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 Water Treatment

- is any process that improves the quality of water to make it more acceptable for a
specific end-use. The end use may be drinking, industrial water supply, irrigation, river flow
maintenance, water recreation or many other uses, including being safely returned to the
environment.
 Water treatment Plant
- refers to a plant or installation that is used to purify contaminated substances in the
water.
 Water Treatment Process

1.) Coagulation and flocculation


- are often the first steps in water treatment.
- removes sediment and particles from the water with the help of coagulants.
Coagulants are chemicals that act like a magnet. They called the particles in the water
to stick together, this group of particle is called flocs.

2.) Sedimentation

- is the process of allowing particles in suspension in water to settle out under the
effect of gravity.

3.) Filtration

- collects the suspended impurities in water and enhances the effectiveness of


disinfection. The filters are routinely cleaned by backwashing.

4.) Disinfection

- is the removal, deactivation or killing of pathogenic microorganisms.


Microorganisms are destroyed or deactivated, resulting in termination of growth and
reproduction. Chlorine is used because it is a very effective disinfectant, and residual
concentrations can be maintained to guard against possible biological contamination in
the water distribution system.
1. Layout Plan and Section of Water Treatment Plant

Intake Pipe
Raw water from a surface water lake or reservoir is drawn into the plant
through intake structures. Large debris like logs are prevented from entering and
zebra mussel control is performed at the intake.

Screens
Smaller debris like fish, vegetation and garbage are removed from the raw
water by protective bar and traveling screens before the water enters the low lift
pumps.
Low Lift Pump Well
These pumps lift the water to flow through the treatment processes by
gravity.
Pre-oxidation & Primary Disinfection
Disinfectants or other oxidants are added to disinfect or control tastes and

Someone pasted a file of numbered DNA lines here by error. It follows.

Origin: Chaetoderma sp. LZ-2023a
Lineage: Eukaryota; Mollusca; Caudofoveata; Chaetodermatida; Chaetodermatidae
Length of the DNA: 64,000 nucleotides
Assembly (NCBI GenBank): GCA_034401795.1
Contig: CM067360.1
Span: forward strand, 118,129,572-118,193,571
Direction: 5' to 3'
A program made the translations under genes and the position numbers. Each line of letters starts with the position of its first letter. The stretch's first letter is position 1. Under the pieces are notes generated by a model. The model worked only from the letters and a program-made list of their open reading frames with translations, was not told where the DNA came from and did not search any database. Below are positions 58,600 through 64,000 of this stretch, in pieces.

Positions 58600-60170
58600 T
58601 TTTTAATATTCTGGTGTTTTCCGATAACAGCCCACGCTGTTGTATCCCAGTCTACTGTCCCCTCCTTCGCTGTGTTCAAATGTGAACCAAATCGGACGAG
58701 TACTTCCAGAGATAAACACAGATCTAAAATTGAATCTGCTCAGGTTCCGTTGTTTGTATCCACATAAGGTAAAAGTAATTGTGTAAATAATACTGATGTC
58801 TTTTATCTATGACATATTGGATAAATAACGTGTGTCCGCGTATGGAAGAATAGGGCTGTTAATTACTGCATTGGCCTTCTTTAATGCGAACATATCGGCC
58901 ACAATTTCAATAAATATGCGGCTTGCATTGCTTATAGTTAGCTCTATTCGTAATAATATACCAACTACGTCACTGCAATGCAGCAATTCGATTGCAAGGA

odors. The specific processes used are determined by the chemical and biological
raw water characteristics.
Coagulation
Coagulants, rapidly add electrochemical charges that attract the small
particles in water to clump together as a “floc”. This initial charge neutralization
process allows the formed floc to agglomerate but remain suspended.
Flocculation
By slower mixing, turbulence causes the flocculated water to form larger
floc particles that become cohesive and increase in mass. This visible floc is kept
in suspension until large enough to settle under the influence of gravity.
Sedimentation
Flocculated water is applied to large volume tanks where the flow speed
slows down and the dense floc settles. Settled floc is removed and treated as a
waste product that is discharged to the sewer system.
Filtration
Relatively floc free, settled water flows through a media filter by
gravity. Filter media are made from layers of anthracite or granular activated
carbon and sand. Gravel or synthetic materials support the media. Physical
straining removes the remaining floc. Filters are periodically backwashed to
clean off accumulated floc and other trapped impurities.
Clear Well
Filtered water in the clear well is used to backwash filters and kept in
storage to ensure that disinfectants are in contact with the water long enough to
inactivate disease causing organisms.
Secondary Disinfection
Supplemental chlorine is added to maintain disinfection concentrations
while the water is pumped through the distribution system. The purpose is to
ensure minimum residual disinfectant levels at the farthest points of the system.
Fluoridation
A process where silico fluoride compounds are added to treated drinking
water to artificially raise the fluoride concentration to within a specified range; for
example between 0.5 to 0.8 mg/L (ppm). Fluoridation is an optional public health
dental policy.
High Lift Pump Well
Treat drinking water is pumped through large pressure pumps to other
pumping stations, reservoirs or points of supply within the local distribution
system.
Elevated Water Storage Towers and Ground Level Reservoirs
Water distributed to water towers and storage reservoirs ensures stable